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Lady Lushes: Gender, Alcoholism, and Medicine in Modern America
by Michelle L. McClellan
Rutgers University Press, 2017
eISBN: 978-0-8135-7700-5 | Cloth: 978-0-8135-7698-5 | Paper: 978-0-8135-7697-8
Library of Congress Classification HV5137.M425 2017
Dewey Decimal Classification 362.2920820973

ABOUT THIS BOOK | AUTHOR BIOGRAPHY | REVIEWS | TOC
ABOUT THIS BOOK
According to the popular press in the mid twentieth century, American women, in a misguided attempt to act like men in work and leisure, were drinking more. “Lady Lushes” were becoming a widespread social phenomenon. From the glamorous hard-drinking flapper of the 1920s to the disgraced and alcoholic wife and mother played by Lee Remick in the 1962 film “Days of Wine and Roses,” alcohol consumption by American women has been seen as both a prerogative and as a threat to health, happiness, and the social order.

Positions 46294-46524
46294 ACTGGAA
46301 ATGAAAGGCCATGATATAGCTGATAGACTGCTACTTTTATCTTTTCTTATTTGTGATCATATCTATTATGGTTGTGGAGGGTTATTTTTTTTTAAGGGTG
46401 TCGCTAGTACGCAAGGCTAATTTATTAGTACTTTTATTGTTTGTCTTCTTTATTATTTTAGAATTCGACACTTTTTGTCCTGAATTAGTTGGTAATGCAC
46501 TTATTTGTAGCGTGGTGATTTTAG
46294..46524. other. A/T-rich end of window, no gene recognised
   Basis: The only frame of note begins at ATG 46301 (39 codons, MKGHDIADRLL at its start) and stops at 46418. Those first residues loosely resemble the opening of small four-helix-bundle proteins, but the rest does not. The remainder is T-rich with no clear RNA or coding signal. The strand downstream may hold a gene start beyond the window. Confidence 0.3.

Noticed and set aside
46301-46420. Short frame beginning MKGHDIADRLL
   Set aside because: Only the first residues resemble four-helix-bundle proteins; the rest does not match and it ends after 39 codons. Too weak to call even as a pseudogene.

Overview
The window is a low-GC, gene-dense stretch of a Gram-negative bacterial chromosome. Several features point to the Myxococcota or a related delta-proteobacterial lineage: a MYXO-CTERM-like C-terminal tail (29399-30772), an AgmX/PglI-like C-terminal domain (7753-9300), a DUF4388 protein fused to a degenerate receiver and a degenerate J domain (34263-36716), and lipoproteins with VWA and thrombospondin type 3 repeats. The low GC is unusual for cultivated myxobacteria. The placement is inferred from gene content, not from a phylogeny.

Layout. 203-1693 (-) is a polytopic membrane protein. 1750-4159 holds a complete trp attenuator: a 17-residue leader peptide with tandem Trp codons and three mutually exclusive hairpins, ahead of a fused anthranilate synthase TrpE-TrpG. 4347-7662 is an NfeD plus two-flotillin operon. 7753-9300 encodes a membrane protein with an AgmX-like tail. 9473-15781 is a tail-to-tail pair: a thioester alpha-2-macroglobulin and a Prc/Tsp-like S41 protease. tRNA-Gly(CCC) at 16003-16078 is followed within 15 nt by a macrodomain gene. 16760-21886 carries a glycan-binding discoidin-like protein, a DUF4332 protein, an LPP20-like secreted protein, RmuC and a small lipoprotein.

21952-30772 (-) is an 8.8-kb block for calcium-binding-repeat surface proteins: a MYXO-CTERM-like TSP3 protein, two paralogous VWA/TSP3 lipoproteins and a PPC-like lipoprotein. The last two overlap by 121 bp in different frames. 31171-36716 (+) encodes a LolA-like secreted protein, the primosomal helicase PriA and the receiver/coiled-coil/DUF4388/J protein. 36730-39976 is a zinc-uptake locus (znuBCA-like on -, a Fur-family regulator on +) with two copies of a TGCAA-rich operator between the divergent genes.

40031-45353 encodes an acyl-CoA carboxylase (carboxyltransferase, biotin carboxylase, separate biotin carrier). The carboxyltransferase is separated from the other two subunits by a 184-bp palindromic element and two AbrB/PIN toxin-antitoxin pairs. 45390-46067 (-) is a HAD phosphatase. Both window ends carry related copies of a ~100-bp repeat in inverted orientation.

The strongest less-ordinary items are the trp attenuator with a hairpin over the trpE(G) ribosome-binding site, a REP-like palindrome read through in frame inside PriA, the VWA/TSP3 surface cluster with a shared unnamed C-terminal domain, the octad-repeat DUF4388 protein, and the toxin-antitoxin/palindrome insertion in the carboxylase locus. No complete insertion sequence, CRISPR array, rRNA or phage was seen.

In Lady Lushes, medical historian Michelle L. McClellan traces the story of the female alcoholic from the late-nineteenth through the twentieth century. She draws on a range of sources to demonstrate the persistence of the belief that alcohol use is antithetical to an idealized feminine role, particularly one that glorifies motherhood. Lady Lushes offers a fresh perspective on the importance of gender role ideology in the formation of medical knowledge and authority.
 

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